“Raees” Follows ’70s Gangster Film Formula To A ‘T’

Handout picture of Shah Rukh Khan in Raees
Handout picture of Shah Rukh Khan in Raees. (Photo: Reuters)

There is a recurring line in Rahul Dholakia’s “Raees” that is meant to exemplify the eponymous protagonist. We are told he has “Baniye ka dimaag aur Miyaanbhai ki daring”, roughly translated as “the cunning of a merchant and the audacity of a Muslim man”.

The endlessly repeated tagline provided some shock value when it first came out in trailers because Bollywood almost never spells out caste or religion – certainly not in terms of traits or qualities. This was new. But for all the promise of ‘dimaag’ and ‘daring’, Shah Rukh Khan’s latest film delivers none of it.

Instead, it plays out as a predictable tale of a bootlegger with a golden heart whose crimes are redeemed by his many charitable acts.

“Raees” follows the 70s gangster film formula to the T, complete with the honest police officer who will stop at nothing to capture his nemesis, the perfunctory romance, and the final redemption that makes the audience root for the flawed hero.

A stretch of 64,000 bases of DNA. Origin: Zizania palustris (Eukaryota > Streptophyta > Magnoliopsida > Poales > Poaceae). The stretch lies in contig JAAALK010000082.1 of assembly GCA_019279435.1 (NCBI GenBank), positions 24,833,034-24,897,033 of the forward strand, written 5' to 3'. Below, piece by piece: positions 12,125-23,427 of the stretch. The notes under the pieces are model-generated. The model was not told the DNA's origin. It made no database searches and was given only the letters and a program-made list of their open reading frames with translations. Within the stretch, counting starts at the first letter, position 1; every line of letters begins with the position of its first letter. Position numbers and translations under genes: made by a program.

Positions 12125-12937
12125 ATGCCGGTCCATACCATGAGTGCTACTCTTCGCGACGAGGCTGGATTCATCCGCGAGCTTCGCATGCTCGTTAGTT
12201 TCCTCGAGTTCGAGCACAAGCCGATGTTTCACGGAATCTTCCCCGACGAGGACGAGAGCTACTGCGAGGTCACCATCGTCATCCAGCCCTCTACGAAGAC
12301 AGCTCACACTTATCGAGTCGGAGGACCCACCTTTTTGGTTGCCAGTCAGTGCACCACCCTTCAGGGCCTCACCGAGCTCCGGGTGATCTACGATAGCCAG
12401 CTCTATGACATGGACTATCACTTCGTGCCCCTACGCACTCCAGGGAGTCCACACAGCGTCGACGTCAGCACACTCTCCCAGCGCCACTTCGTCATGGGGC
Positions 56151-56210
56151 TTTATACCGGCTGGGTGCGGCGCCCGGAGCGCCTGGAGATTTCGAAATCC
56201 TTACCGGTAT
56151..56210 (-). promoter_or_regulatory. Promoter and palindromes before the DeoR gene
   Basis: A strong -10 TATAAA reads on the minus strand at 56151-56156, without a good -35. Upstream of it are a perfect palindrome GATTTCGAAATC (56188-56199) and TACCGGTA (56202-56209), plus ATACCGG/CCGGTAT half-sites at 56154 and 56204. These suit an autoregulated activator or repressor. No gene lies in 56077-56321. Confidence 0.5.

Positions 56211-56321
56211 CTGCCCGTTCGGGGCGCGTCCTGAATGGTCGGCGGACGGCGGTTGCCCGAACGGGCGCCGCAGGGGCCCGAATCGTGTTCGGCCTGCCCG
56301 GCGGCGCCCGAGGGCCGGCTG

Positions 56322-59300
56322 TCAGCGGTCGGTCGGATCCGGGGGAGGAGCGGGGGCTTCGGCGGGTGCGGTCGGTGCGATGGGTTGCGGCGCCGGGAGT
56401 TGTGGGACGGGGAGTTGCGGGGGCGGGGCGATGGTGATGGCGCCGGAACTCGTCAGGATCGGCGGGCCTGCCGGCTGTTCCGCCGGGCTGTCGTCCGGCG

While there is nothing wrong in following a formula, Dholakia is unable to fully exploit his leading man’s natural screen presence to give us a memorable character.

We follow the protagonist from his time as a precocious kid, squirreling away bottles of illegal liquor for bootleggers in exchange for money to run his own “dhanda” (business).

Raees and many others like him make a killing selling alcohol in Gujarat, a state which has followed prohibition for many years.

But Dholakia hardly ever goes into the intricacies of this situation, nor does he give us any insight into Raees’ mind, limiting him to a politically correct baddie who spends his ill-gotten wealth on buying books for poor kids, fights for the rights of laborers and preaches secularism.

He meets his match in Majmudar (Nawazuddin Siddiqui), the dogged police officer who refuses to stop chasing the bad guys even if his corrupt bosses tell him to.

Siddiqui is the highlight of the film, and his deadpan delivery results in some of the best scenes.